May 30, 2022
Researchers have found mud drawings in a limestone cave in Alabama mad by torchlight bearing artists 1000 years ago. This is not of the largest rock art creations in North America. 3D photogrammetry was used to reveal the art. 5,000 square feet of art has been revealed by researchers lying down inside the cave chamber to 3-D the art. The artists would have done the same. There are thousands of engravings. Now that this discovery has been made, there will probably be others found.
3D photogrammetry IS an emerging technology that creates three-dimensional models based on overlapping photographs. The researchers used a digital camera, LED lights, and a photo rig alternatively set up on the dry cave floor or in patches of knee-deep water. They found 16.000 images.
Then it required uploading and processing each 50-megapixel photo into a larger 3D model. (The sheer amount of data “melted our first computer,” Alvarez says.)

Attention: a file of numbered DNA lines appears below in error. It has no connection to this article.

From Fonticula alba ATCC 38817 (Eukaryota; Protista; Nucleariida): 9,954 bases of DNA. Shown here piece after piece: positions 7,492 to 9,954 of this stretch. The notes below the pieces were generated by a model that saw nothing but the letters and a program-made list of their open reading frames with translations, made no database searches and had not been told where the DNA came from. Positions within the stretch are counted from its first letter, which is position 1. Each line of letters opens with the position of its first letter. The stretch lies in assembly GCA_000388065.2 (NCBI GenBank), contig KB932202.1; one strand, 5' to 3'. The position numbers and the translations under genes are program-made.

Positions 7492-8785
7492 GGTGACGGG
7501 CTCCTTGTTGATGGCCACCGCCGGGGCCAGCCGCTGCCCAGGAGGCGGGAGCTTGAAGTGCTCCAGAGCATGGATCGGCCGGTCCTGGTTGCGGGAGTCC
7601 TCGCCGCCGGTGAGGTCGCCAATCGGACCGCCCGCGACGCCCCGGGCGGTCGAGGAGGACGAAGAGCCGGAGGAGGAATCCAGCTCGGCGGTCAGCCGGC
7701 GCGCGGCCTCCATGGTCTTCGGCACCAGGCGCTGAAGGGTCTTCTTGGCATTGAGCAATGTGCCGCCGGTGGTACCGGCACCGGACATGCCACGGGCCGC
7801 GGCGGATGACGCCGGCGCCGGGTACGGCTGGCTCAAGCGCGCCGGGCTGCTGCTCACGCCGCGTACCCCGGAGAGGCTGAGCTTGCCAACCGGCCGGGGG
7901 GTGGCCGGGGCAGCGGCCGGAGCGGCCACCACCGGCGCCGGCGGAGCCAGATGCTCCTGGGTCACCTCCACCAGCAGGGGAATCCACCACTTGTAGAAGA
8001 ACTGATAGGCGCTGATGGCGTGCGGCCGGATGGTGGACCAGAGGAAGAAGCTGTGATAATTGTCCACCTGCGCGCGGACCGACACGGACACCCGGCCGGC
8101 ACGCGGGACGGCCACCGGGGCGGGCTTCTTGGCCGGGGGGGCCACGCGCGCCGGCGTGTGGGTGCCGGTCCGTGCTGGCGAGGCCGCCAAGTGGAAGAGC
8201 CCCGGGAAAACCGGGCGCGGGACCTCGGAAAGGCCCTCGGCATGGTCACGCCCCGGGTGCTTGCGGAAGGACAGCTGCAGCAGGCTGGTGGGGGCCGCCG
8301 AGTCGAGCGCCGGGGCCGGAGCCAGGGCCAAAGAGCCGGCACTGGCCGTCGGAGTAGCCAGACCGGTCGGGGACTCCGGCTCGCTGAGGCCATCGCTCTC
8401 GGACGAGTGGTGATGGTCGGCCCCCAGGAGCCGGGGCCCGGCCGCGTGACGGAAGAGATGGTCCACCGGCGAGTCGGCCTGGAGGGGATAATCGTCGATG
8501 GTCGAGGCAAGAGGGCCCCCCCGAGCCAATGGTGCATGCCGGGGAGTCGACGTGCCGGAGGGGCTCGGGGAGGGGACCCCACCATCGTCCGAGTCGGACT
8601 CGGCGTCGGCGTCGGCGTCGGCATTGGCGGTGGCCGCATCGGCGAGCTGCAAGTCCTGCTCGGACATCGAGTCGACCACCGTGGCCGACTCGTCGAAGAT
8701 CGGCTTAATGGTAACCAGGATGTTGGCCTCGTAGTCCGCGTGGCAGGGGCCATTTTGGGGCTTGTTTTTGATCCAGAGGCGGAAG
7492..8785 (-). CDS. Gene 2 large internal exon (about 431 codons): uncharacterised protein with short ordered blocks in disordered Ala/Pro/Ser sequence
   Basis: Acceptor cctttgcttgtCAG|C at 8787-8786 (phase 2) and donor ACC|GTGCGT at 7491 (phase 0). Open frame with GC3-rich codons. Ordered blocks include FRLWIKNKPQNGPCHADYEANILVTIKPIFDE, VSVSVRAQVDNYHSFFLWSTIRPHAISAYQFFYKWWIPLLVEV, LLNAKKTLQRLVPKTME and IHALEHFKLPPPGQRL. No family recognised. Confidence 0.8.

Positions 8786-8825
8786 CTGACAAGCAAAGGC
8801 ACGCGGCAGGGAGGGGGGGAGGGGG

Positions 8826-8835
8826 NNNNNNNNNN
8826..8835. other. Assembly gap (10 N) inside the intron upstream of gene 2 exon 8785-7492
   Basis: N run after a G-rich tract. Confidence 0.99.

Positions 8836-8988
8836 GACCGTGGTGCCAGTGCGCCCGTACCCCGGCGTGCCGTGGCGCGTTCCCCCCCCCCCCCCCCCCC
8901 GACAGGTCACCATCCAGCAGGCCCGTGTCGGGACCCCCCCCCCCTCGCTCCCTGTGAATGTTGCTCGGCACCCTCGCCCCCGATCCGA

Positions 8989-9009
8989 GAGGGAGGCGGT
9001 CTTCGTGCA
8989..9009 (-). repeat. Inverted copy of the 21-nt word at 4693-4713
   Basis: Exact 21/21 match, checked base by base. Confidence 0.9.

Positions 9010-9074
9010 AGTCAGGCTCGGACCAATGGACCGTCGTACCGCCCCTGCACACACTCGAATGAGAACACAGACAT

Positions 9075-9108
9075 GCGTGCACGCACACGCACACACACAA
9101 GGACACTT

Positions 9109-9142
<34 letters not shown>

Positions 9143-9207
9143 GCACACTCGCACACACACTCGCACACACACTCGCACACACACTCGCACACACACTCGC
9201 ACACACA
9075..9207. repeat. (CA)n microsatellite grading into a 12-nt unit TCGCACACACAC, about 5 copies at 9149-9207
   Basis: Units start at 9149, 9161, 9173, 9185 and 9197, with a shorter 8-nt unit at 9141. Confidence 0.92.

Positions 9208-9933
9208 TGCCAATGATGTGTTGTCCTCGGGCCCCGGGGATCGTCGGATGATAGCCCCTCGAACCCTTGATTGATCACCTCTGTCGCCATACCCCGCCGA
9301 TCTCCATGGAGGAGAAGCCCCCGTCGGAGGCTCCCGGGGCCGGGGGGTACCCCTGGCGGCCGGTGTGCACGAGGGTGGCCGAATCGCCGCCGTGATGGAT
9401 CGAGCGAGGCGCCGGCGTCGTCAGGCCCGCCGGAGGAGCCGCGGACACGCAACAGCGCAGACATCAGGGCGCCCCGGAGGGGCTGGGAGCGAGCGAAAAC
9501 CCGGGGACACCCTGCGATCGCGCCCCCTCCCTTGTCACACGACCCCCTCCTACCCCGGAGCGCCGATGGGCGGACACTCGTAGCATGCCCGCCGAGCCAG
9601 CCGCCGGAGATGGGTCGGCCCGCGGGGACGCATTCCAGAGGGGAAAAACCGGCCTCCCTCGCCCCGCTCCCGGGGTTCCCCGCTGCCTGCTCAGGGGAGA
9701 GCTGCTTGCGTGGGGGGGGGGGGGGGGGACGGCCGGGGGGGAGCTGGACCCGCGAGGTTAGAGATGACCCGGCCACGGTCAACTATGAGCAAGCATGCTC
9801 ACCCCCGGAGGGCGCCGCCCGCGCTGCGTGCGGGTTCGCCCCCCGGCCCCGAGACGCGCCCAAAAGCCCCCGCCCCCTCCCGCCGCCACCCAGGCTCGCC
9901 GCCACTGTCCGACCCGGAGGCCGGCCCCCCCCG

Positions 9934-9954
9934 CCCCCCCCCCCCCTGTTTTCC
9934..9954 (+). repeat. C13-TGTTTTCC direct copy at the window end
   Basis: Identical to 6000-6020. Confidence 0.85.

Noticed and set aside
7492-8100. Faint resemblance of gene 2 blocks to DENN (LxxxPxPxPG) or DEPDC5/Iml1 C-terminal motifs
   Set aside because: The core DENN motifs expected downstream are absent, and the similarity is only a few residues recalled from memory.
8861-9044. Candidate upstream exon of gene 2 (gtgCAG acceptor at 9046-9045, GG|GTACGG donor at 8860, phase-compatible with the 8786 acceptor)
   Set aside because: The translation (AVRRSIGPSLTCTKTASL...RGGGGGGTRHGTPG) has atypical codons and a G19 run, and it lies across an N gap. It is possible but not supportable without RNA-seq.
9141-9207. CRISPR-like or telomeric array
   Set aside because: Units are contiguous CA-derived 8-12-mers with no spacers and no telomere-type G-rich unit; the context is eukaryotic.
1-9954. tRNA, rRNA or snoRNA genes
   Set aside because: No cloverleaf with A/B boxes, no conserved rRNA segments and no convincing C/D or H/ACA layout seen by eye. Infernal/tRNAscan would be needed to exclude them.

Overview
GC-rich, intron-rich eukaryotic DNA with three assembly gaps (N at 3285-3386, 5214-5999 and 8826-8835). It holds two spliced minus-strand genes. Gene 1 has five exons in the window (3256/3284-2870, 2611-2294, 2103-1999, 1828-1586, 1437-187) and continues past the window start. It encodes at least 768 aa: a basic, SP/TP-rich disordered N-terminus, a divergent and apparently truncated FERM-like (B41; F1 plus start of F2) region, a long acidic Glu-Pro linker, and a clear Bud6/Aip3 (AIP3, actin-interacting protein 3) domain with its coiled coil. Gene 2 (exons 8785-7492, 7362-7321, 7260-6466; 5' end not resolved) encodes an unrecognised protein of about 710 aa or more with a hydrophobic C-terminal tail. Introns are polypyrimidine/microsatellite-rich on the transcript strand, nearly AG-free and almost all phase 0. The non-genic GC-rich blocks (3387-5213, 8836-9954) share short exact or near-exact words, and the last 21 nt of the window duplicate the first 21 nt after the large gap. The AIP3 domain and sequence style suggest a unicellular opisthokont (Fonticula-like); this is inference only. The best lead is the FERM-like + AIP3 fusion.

Many of the figures are life sized. A rattlesnake drawing was 11 feet long, the largest piece of cave art ever found.
The drawing naked to the human eye date to 100 CE-1100 CE. This find shows that rock art in the Southwest was as large as rock art in the Southwest.
Researchers will be racing to find more such cave art work using this new technique. Just touching the art work can erase it.
National Geographic has the story here with many breathtaking photos;